2016 Brain Bits, Part 2

  Welcome back for part two of 2016 Brain Bits. I had so much information I wanted to share about some of the new and exciting info coming out of the scientific world, I had to do it in two parts. So here we go again.

  Have you ever been on a diet? Silly question? Maybe, but some very interesting research is being done on brain cells and their function and connection to our appetites.

  Researchers are studying the effects on stimulating the cholinergic neurons in mice, this works because mice have similar brain patterns to humans. They've found by activating these cells the mice lost their appetites, even to the point of becoming borderline anorexic. These neurons use the same pathways that nicotine, an appetite suppressant, from cigarettes use. This is why most people will gain weight when they quit smoking. It's interesting to note that diet research has usually focused on the hypothalamus, but these cholinergic neurons are found in the basal forbrain near the Brochas area. So would you take a pill designed to suppress your appetite by activating your brain cells?

  Anyone who knows me well knows that I am an avid dog lover, so I found this next story extremely thought-provoking. 

  The School of Life Sciences at the University of London in the United Kingdom has been studying the effects of what dogs do immediately following their training sessions has on their memory. We all know that memories can be very strongly attached to emotions, hearing a certain song can make you instantly nostalgic and bring back great childhood memories, while another piece of music can instantly have a negative effect, conjuring painful emotions surrounding a negative memory. When we're aroused emotionally, in a positive way, our brain releases a number of hormones that may enhance memory consolidation.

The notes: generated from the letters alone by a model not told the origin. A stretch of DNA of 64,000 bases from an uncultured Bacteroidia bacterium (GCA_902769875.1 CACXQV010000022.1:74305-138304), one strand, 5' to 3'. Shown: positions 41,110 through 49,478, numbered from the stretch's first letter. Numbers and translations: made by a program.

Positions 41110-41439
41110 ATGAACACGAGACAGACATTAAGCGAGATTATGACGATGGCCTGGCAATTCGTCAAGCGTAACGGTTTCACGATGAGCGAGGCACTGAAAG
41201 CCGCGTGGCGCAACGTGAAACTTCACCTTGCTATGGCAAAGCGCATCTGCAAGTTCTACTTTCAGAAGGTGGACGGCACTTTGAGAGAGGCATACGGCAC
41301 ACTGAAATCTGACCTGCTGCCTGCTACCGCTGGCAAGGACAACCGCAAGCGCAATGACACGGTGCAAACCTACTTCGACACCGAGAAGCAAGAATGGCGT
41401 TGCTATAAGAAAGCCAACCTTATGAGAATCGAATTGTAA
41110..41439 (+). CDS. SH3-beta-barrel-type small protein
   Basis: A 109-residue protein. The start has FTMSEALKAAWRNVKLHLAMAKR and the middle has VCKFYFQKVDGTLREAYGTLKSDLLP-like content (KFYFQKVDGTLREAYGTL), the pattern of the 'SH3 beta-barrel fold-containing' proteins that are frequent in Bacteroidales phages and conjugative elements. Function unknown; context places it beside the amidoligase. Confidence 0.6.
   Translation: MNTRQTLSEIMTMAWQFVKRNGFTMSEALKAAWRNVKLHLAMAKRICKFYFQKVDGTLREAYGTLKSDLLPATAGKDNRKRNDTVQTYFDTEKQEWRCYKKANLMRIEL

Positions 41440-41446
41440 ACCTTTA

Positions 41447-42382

Fascinating but what does this have to do with dog training? The researchers at The University of London have found that when the dogs were vigorously played with for 30 minutes after their intense instruction, they recalled their training better and faster than the dogs who were not played with. So if we follow up our learning activities with positive emotions, stimulating our brains in fun ways will help our brains recall and remember what we've been taught. I don't know about you but my take away from this? Do my work, then go play with my dogs!

  I hope you've enjoyed my Brain Bits for 2016 and if you'd like the details on my resource material from the studies I've referenced, please feel free to message me directly at info@yourbestmindonline.com Now go play with your dog so you'll remember all of this!

~ Julie "The Brain Lady" Anderson

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